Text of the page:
What's in a Name?
History.com gives a thorough overview of the Black Friday tradition, spanning from its origins as a late-September stock market crash in 1869 to the current-day association with the phrase "in the black." Deal-finding site BackFriday.com offers this this infographic as a visual summary of that history.
Trends in Recent Years
In pre-pandemic years, the day after Thanksgiving stood out as a major shopping day.
Based on data for 2017 through 2019 from the National Retail Federation (NRF), this graphic looks at consumers' expected shopping plans for Thanksgiving weekend, showing a consistent focus on Black Friday as the busiest day.
According to Explora:
"Retailers have long taken notice of this fact and have traditionally offered discounts and other promotions to encourage holiday shopping over the weekend. The Friday after Thanksgiving has thus been dubbed "Black Friday," recognizing the tremendous number of shoppers who spend this day at the stores and the profits that result from this activity."
This trend may be coming to an end, however, in part due to the rise in popularity of online shopping, as well as recent events such as the pandemic and resulting supply-chain issues. In an article from November 2021, Advertising Age noted that Black Friday has become a marketing concept rather than being strictly associated with a specific date.
Buy Nothing Day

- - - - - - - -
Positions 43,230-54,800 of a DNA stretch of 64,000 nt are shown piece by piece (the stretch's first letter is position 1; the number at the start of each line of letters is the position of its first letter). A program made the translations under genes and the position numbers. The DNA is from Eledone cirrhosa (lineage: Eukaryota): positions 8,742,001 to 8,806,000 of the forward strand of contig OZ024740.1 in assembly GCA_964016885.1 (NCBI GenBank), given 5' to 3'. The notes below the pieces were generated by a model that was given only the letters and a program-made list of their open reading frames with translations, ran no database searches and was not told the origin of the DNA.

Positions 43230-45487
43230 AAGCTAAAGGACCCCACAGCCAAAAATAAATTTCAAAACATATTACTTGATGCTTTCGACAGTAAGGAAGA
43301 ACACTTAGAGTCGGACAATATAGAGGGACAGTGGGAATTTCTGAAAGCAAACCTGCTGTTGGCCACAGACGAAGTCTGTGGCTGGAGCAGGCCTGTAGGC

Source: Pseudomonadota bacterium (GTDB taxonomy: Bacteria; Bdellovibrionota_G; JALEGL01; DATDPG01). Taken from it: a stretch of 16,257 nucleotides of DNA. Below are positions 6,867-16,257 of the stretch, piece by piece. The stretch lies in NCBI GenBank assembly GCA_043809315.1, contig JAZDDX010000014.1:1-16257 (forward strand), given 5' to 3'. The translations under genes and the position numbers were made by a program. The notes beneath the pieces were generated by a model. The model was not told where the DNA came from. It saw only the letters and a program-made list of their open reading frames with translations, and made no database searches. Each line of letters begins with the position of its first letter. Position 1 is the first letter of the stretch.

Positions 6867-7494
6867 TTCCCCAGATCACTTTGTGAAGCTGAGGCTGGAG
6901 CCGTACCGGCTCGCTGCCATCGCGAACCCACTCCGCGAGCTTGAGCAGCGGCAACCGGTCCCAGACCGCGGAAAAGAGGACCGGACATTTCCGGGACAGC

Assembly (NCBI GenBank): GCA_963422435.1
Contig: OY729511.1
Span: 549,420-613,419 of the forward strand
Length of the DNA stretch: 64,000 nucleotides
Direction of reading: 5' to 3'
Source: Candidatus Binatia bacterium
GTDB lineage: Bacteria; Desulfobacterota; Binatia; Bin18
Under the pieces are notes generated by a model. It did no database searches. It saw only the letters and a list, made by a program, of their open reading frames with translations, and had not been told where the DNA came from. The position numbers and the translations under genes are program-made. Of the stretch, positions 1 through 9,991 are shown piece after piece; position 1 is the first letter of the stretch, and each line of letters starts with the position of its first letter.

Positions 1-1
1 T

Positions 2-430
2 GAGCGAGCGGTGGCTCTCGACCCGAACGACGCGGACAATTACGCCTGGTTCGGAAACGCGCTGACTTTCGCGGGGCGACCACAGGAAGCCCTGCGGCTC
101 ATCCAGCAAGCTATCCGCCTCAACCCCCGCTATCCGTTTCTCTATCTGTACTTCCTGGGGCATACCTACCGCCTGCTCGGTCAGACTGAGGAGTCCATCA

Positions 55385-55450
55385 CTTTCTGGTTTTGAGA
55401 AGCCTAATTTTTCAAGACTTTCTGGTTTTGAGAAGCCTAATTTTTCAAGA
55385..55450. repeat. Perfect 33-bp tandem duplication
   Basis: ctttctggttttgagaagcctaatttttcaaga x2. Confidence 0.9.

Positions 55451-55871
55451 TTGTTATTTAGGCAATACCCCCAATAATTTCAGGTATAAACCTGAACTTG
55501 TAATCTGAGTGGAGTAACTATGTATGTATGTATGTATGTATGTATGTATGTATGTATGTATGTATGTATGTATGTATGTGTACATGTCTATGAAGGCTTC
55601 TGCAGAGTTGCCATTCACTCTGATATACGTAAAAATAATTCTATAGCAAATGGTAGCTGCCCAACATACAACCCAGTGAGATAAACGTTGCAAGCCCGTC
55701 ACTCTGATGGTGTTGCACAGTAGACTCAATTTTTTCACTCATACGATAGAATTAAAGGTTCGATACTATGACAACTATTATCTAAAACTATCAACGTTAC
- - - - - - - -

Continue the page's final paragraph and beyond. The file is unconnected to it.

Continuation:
While some may view Black Friday as a holiday, Explora further explains that there is some controversy around the day.
"On one side of the debate are those who believe that consumers and retail workers should spend their holiday weekend with family, reflecting on that for which they are thankful (the premise of the Thanksgiving holiday). On the other side are those who believe that Thanksgiving and Black Friday sales simply give consumers (who are looking for an opportunity to do their holiday shopping) and retailers (who need holiday profits) what they want."
Additionally, some people question the value of consumerism in general, especially in the context of growing concern for social justice and climate change. The alternative holiday, Buy Nothing Day was founded in 1992 as a form of protest.
SJPL is Here for You
However you decide to spend the day, SJPL has something for you!
Check out Consumer Reports for product reviews and general advice to help you find the best value and save money any time of the year.
The magazine and buying guide are available in both print and digital format. Click the link below for a tutorial that gives instructions for finding and using both versions. It also provides additional resources for consumers.
You can also find recommended reading lists on related topics:
Get Free Stuff
One of the best deals around is your local library, which offers a wide selection of materials and entertainment, all absolutely FREE!
Here are the eResources and articles mentioned in this blog:
- Britannica School
- Consumer Reports
- EBSCOhost Basic
- Explora Complete
- Gale Opposing Viewpoints in Context